Cost of Goods Sold - All About Profit & Loss Statement

Updated: May 14



Welcome back to the "All About P&L Statement" series. We will be discussing the cost of sales, or more commonly known as Costs of Goods Sold (COGS) in accounting. COGS is the expense incurred upon the sale of the business's goods and services. It is also commonly referred to as the Cost of Sales for service companies and resides just below revenue in the income statement.


Getting excited? Without further ado, let us embark on this exciting journey and do leave a like or comment!


TABLE OF CONTENT

  1. What is COGS?

  2. FIFO & AVCO Inventory Valuation Methods (Case Study)

  3. Process & Job Costings

  4. Cost of Sales

  5. Gross Profit & Contribution Margin

  6. Forecasting COGS

  7. Budgeting for COGS

  8. The Economy of Scale & Learning Curve


WHAT IS COGS?


The cost of goods sold (COGS) is the cost of purchasing and producing the goods sold in manufacturing and merchandising company. COGS is recorded when the good is sold while the cost of unsold goods is recorded in the inventory.



Therefore, to understand the calculation of COGS, one has to understand how the value of inventory is calculated. When direct material, labour, overheads (depreciation, managerial and support, etc), and other inventoriable costs like in-freight are incurred, they are first recorded in the inventory account. Once the good has been sold, the cost is then transferred out of inventory and into COGS.



  • Sold inventory is recognized as COGS upon the sale of the product.

  • Raw material costs are recorded as Raw Material which is distinct from inventory.

  • Inventoriable costs such as in-freight costs are capitalized in inventory.

  • Selling and admin (SG&A) costs are recorded under operating expense (OPEX), NOT COGS!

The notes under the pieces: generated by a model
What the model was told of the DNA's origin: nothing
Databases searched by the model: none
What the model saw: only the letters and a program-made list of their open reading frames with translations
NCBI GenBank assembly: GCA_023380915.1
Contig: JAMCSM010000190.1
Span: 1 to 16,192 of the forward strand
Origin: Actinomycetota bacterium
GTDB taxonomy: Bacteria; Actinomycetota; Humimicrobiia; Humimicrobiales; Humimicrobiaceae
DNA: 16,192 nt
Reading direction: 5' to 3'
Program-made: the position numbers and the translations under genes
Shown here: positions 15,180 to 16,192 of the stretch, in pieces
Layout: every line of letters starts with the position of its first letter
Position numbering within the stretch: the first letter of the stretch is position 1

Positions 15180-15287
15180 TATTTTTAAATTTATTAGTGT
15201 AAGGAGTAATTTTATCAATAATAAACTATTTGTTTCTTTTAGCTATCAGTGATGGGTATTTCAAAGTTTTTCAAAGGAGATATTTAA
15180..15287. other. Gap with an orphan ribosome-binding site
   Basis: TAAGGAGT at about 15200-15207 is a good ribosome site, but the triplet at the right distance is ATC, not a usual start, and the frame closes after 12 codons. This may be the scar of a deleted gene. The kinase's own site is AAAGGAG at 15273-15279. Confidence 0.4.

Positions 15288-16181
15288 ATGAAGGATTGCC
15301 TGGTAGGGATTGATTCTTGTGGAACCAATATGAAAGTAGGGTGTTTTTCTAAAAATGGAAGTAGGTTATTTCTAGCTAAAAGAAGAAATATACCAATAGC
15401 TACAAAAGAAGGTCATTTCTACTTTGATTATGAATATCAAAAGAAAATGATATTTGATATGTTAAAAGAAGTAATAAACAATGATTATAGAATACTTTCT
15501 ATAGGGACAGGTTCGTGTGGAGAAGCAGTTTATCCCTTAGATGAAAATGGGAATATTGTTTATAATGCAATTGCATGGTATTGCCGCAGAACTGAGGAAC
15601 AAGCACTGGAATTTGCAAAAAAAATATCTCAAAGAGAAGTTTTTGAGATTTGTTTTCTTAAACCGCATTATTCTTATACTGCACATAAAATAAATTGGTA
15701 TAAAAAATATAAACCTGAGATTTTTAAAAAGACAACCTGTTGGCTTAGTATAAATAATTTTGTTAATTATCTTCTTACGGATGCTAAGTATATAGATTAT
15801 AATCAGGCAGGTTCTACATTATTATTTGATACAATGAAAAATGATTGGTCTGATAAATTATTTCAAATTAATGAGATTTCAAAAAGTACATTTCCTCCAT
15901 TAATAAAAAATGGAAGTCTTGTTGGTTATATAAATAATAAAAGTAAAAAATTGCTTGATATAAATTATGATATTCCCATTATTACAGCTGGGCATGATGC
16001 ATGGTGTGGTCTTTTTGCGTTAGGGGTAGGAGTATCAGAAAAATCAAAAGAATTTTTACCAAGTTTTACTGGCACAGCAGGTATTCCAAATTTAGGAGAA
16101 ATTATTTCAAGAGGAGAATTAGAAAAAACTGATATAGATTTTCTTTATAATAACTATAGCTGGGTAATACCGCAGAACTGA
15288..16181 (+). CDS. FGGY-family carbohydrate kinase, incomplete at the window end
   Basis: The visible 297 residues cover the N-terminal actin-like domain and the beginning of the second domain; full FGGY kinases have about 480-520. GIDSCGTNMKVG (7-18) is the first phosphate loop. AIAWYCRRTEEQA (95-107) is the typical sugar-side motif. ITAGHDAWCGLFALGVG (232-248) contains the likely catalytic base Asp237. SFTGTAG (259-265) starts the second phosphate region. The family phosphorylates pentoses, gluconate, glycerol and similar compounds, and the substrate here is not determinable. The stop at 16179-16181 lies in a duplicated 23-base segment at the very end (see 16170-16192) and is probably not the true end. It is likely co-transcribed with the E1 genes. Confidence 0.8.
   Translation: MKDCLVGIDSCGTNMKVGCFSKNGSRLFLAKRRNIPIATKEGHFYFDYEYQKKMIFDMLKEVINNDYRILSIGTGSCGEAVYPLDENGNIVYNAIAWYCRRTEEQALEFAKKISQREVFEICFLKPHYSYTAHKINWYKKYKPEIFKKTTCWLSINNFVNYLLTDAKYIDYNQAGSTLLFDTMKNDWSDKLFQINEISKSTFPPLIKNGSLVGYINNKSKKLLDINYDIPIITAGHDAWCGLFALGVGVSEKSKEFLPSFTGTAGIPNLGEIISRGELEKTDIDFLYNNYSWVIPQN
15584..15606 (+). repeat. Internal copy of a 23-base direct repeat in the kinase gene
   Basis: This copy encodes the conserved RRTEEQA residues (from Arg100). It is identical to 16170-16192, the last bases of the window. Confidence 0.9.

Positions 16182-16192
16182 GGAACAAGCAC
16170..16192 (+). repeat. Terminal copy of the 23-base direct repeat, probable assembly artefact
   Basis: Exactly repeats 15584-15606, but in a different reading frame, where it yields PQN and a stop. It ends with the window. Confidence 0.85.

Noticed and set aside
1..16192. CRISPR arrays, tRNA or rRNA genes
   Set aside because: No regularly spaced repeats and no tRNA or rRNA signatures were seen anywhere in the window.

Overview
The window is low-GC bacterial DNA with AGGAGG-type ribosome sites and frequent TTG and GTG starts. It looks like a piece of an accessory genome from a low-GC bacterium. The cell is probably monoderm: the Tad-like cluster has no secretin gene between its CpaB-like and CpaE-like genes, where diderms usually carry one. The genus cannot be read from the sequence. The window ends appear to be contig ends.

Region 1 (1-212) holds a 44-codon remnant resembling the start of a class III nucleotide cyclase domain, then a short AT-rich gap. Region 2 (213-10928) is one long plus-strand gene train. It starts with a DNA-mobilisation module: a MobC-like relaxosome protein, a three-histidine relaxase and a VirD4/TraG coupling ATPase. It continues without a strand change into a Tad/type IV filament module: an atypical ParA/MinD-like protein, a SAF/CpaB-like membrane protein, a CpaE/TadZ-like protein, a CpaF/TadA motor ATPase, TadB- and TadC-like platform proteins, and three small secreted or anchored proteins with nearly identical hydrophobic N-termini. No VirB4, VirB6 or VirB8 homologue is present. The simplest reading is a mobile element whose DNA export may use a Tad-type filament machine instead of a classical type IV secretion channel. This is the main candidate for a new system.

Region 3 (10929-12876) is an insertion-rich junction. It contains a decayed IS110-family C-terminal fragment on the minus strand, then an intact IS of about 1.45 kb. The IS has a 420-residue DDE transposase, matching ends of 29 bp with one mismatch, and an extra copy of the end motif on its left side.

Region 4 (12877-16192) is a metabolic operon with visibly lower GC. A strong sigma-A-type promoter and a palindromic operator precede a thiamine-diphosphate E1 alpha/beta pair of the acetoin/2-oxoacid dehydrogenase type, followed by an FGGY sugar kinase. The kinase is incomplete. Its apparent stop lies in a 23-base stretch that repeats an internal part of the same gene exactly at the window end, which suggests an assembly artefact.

There are several inventory valuation methods. There are commonly-used techniques such as First-In-First-Out (FIFO) and Average costing (AVCO) and the specific identification method which is suitable for companies to hold sufficiently distinct inventories. Under IFRS, the LIFO method of inventory valuation is prohibited.


The gross profit can be calculated after deducting the direct material purchasing, labour and overhead costs from revenue. Unlike raw material and inventory accounts which are asset accounts that are carried to the next reporting period, COGS measures the cost of merchandise or service sold during the financial reporting period. If a company has negative gross profits, it means that the firm is incurring losses for additional units produced.


FIFO & AVCO INVENTORY VALUATION METHODS


Adam is the manager of Bohari Fresh Inc., a merchandiser that imports and distributes organic fruits and vegetables. Over the past month, the cost of a popular brand of apples has increased significantly due to a weather event. Adam raised his concern on the increasing price of apples and the impact of FIFO and AVCO inventory valuation methods on the COGS and gross margin.

FIRST-IN-FIRST-OUT (FIFO)